On 31-7-2014 16:11, Liam White wrote:
The devlibs setup is actually the most simplified way to build
Inkscape, because one does not need to download and install MSYS to
build it on Windows this way.
I agree with Liam. Our current setup for Windows is about as simple as I
can imagine (for both 32 and 64 bit). The most difficult thing is
setting up Bazaar, which is unrelated to setting up the build
environment. Once one can checkout Inkscape's source, the only build
setup steps that are required are: bzr checkout devlibs, and
downloading and unzipping mingw. There is very little room for
improvement here; certainly MSYS2's installation instructions are more
'difficult'. I don't think setting up our build setup is preventing
developers on Windows to join the project.
That said, there is a cost of our simplicity: someone has to maintain
the devlibs. With the hard work of Partha and Liam, we have managed to
get devlibs64 up; without them we probably still would not have had
64bit. 64-bit builds are possible because we modified our code to get it
built with 64bit! We already have official 64bit builds :)
It'd be nice to have another project maintain a "devlibs", effectively
what MSYS2 would provide for us, possibly at the cost of some *reduced*
simplicity in setting up the build environment (based of of the
installation instructions online for MSYS2). Perhaps it is as easy as
just copying the binaries/headers into our devlibs though...
(Does MSYS2 provide clang binaries that are usable for compiling Inkscape?)
On Jul 31, 2014 4:00 AM, "Ruben Van Boxem"
I wanted to explore the possibility of a 64-bit Windows build of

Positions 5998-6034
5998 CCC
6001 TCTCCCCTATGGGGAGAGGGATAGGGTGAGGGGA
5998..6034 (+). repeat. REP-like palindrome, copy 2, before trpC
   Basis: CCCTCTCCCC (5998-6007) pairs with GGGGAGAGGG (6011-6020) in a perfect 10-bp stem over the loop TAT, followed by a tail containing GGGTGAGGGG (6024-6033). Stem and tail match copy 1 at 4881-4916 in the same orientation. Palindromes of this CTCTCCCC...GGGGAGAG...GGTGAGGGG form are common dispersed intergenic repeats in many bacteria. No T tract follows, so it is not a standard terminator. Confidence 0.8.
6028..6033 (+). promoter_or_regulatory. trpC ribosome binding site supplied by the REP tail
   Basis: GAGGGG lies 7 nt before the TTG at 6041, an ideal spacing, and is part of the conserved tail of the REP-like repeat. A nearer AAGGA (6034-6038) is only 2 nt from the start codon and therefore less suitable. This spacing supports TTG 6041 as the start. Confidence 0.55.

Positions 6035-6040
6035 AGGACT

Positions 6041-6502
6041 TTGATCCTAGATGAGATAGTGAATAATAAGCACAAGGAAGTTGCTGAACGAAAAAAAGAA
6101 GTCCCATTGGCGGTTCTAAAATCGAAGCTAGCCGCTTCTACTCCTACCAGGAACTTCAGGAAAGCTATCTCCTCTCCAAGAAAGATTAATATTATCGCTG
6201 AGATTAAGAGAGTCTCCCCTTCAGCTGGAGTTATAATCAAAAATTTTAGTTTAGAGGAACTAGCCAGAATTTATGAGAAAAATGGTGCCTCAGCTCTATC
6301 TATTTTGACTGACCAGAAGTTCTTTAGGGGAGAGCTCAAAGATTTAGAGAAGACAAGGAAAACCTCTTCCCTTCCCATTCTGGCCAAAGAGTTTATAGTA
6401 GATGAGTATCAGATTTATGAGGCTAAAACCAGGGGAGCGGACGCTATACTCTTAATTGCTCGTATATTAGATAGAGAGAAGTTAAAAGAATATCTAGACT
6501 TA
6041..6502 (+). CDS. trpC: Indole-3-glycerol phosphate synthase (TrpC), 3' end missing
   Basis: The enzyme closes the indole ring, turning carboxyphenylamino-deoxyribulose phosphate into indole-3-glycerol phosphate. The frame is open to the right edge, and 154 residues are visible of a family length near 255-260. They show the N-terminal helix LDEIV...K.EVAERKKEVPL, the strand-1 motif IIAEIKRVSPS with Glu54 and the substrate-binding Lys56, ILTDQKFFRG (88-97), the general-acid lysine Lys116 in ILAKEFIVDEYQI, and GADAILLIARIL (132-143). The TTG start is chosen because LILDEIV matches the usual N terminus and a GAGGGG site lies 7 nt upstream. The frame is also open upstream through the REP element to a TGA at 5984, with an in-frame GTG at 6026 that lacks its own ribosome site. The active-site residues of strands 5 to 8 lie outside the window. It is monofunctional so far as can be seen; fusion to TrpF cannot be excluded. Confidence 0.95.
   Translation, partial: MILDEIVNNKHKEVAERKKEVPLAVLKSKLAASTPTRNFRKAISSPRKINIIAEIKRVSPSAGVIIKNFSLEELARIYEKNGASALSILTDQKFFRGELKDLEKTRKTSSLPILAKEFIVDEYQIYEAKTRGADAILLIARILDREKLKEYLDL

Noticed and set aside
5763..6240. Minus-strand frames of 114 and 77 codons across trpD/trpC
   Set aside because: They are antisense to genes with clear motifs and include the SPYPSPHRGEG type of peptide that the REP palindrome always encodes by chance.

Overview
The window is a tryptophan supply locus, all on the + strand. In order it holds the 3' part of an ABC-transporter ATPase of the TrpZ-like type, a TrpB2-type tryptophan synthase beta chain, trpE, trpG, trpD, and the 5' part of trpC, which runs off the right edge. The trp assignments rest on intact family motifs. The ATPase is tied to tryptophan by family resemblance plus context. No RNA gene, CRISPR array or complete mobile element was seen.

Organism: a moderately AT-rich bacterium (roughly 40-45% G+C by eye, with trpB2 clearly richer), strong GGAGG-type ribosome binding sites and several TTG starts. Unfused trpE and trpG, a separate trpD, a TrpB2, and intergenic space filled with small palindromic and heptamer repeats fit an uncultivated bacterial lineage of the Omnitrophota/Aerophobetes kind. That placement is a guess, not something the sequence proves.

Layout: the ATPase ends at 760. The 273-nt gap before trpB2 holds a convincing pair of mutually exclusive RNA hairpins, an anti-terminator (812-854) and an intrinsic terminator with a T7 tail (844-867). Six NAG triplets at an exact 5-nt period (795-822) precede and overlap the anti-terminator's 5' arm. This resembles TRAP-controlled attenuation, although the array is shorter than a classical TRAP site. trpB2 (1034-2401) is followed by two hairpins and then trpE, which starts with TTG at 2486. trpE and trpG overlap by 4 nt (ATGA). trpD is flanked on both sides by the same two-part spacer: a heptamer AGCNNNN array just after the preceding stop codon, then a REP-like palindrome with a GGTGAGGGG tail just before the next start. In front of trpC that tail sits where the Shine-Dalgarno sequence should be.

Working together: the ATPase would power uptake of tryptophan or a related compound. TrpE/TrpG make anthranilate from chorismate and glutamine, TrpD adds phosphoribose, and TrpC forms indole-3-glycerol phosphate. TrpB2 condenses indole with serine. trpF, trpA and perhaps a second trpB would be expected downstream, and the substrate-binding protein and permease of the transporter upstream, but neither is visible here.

Inkscape (for obvious reasons of increased memory availability),
and discovered the "effort" had already been done by the great
people of MSYS2 and MinGW-w64.
I would strongly suggest the Windows developers look into
switching to this development platform instead of the current,
manually maintained "devlibs" setup. Perhaps this suggestion can
be made more plausible if I attempt to explain what MSYS2 and
MinGW-w64 is an active project that provides Win32 headers and
libraries so that GCC can be used on Windows, both 32- and 64-bit.
It has replaced "ye olde" MinGW.org
on numerous Linux distros
(most notably Debian, Fedora, OpenSUSE, Ubuntu, and Arch). It is
also the toolchain distributed alongside the Qt SDK releases.
MSYS2 is an updated version of the old MSYS (it takes a newer
version of Cygwin, applies the MSYS patches, and presto: a Unix
shell environment for building Unix/cross-platform software on
Windows). Additionally, MSYS2 provides a complete repository of
binary packages, linux-distro style. What the developers did was
port Arch Linux' package manager, pacman, and create a whole
ecosystem around it of ready-made MinGW-w64 packages. The full
list can be found here
You'll notice that the list contains a mingw-w64-inkscape package.
What this means is that there is an easy way of
obtaining/building/... inkscape on Windows, without the need to
jump through too many hoops.
I'm not saying you guys should drop everything and come hide in
the shade of MSYS2, but instead evaluate the current build process
on Windows, and perhaps provide a simplified way of developing
Inkscape on this platform. A free bonus would be the possibility
of providing a 64-bit Inkscape build, which is already possible
without any 64-bit Windows patches thanks to good code by you guys
Also note that cross-compilation from Linux shouldn't be much
harder either, all the aforementioned distros have an extensive
list of MinGW-w64 libraries at their disposal, and using CMake
should make it all "just work". The current wiki's instructions
look abysmally complicated compared to the simplicity made
possible by the MinGW-w64/MSYS2 combo.
I strongly hope you take this into consideration, as it will lead
to a lower entry for developing Inkscape on windows, which in turn
will lead to quicker bug-fixing (I hope ;-)).
Thanks and keep up the fine work!
Ruben (known as rubenvb in the MinGW-w64 mailing community)